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Farrish: Rangers' backcheck gives Penguins problems

by Dan Rosen

For additional insight into the Eastern Conference First Round series between the Pittsburgh Penguins and New York Rangers, has enlisted the help of Dave Farrish to break down the action. Farrish will be checking in throughout the series.

Farrish was an assistant coach for the Anaheim Ducks and Toronto Maple Leafs from 2005-14. He won the Stanley Cup with the Ducks in 2007. He also coached 1,027 games in the minor leagues, including the American Hockey League. In addition, Farrish, a former defenseman, played 430 games over seven seasons in the NHL.

The New York Rangers' speed up the ice is a staple of their game and noticeable whenever they're playing well. But it was New York's speed on the back check in Game 3 Monday against the Pittsburgh Penguins at Consol Energy Center that caught the attention of former NHL assistant coach Dave Farrish.

Farrish said the Rangers were dominant in the first two periods en route to a 2-1 win and a 2-1 lead in the best-of-7 Eastern Conference First Round series in part because they were so quick on the back check that it disabled any rush up the ice the Penguins were hoping to have.

"Their back pressure was really incredible and they didn't give Pittsburgh really anything at all off the rush," Farrish said. "It caused the Penguins to turn the puck over at the blue line or just inside the blue line when they were looking for help. I thought that was a big part of the game."

Farrish said it'll be hard for the Penguins to counter against that back pressure in Game 4 on Wednesday (7 p.m. ET; NBCSN, SN360, TVA Sports 2, ROOT, MSG) if the Rangers stay committed to being as quick on the back check as they are on their breakouts.

"Obviously they've had it before, but look at some of the instances like [Rick] Nash coming back, they're tracking people down and catching them," Farrish said. "It's tougher to carry the puck with speed than it is without it, and it was really noticeable [Monday] night where I thought the commitment was there in that game moreso than the first two. It certainly had to be a topic of conversation preparing for that game and I think they did a great job of that."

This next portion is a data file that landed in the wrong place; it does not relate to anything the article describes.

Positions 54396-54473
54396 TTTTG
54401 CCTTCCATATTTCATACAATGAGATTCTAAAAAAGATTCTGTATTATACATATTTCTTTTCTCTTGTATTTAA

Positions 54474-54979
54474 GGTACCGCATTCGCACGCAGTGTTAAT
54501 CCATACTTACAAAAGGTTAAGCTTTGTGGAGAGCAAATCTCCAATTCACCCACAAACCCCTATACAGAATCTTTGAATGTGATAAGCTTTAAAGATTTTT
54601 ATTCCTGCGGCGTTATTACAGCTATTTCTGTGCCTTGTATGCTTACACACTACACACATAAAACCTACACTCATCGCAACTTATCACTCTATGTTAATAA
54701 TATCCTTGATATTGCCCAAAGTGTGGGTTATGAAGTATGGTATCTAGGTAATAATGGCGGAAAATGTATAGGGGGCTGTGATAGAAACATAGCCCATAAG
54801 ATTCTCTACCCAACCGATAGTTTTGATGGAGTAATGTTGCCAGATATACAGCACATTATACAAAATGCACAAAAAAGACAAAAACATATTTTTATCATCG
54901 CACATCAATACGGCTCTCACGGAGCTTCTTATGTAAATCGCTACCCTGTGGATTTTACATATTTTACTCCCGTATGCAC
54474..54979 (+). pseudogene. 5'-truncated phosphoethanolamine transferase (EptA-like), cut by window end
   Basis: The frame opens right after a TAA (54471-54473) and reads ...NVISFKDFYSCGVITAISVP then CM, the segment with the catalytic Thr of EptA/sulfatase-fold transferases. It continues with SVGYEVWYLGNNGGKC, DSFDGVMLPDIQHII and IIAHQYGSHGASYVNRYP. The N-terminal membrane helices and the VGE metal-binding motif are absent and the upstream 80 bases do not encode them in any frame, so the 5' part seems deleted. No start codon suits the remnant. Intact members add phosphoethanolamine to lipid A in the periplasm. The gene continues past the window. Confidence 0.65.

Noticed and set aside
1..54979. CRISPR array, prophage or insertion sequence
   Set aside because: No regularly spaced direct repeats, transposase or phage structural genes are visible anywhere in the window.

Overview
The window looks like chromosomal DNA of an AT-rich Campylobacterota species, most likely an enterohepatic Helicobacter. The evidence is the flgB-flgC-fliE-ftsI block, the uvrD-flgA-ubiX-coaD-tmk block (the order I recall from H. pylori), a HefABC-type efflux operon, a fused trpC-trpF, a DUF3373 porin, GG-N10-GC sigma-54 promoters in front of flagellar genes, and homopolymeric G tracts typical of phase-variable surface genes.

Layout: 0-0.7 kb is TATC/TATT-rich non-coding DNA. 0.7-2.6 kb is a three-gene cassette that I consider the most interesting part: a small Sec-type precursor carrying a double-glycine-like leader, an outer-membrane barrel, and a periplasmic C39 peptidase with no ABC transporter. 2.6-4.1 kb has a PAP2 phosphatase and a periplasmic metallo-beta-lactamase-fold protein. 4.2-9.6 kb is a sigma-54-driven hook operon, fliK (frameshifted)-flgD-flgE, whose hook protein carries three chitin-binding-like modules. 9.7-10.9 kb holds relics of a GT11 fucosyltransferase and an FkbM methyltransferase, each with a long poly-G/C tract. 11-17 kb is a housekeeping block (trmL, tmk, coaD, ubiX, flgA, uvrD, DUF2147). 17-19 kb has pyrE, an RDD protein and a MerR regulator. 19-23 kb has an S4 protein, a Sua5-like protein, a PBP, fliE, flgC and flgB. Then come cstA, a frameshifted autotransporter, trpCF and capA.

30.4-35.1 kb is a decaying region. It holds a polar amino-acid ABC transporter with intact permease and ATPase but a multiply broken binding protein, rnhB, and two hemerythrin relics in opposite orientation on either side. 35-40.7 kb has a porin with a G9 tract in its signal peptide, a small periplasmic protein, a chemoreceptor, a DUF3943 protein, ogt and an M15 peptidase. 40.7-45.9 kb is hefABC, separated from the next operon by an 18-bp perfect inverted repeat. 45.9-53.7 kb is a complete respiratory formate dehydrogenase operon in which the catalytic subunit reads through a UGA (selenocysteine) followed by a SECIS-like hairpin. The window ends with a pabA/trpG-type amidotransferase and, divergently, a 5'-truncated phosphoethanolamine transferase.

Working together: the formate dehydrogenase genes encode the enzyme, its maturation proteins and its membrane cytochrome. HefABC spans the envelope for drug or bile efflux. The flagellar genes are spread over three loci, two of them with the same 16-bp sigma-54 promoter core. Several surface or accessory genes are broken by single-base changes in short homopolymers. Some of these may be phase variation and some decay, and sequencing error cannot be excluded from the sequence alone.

Farrish, though, said there are ways for the Penguins to give themselves a better chance to get sustained zone time, something they did not have in Game 3 until they were chasing a two-goal deficit in the third period and the Rangers were sitting back a bit.

The first way, Farrish said, is to not let Rangers goalie Henrik Lundqvist play the puck behind the net as often as he has.

"While they were trying to read the play and shut his pass down coming down the boards I think it will still be in their best interest to lay the pucks softer, out of Lundqvist's reach," Farrish said. "It'll allow them to get on the forecheck, where they can punish some of the Rangers' defense on the forecheck. Obviously when Lundqvist has the puck that doesn't give them a chance to be physical with the Rangers' defensemen."

Farrish also said a key for the Penguins will be Evgeni Malkin's line playing more of a dump and chase game than a carry-it-in game.

Malkin, with Blake Comeau and David Perron as his wings, looked faster in the third period than he did in the first two, but he still didn't generate a shot on goal in the game and has no goals in his past 13 games, which was broken up by a two-week absence because of injury.

"I think [Sidney] Crosby's line has the ability and the will to put the puck in and go get it back where maybe Malkin's line tries to be creative coming over the blue line, and that's where the problem exists with the pressure on the back check," Farrish said. "If they're going to be successful I think they're going to have to alter their game a little bit and maybe become more of a cycle line; get the puck in deep, get it back, go low to high, move people around, get back open and then use your creative abilities at that point. You can't score everything off the rush with this kind of pressure coming back at you on the back check."

Farrish doesn't see much that the Rangers have to change. He credited the contributions they're getting from all four forward lines and the "world-class plays" their defensemen are making.

"There is so much more depth on the Rangers team up front and on the blue line," Farrish said. "Over the course of time that spread in depth up front and on defense gives the Rangers the edge. That's why Pittsburgh has to play an almost flawless game. Really you just can't make mistakes, and that's difficult to do especially with the pressure the Rangers come with on both sides of the puck."


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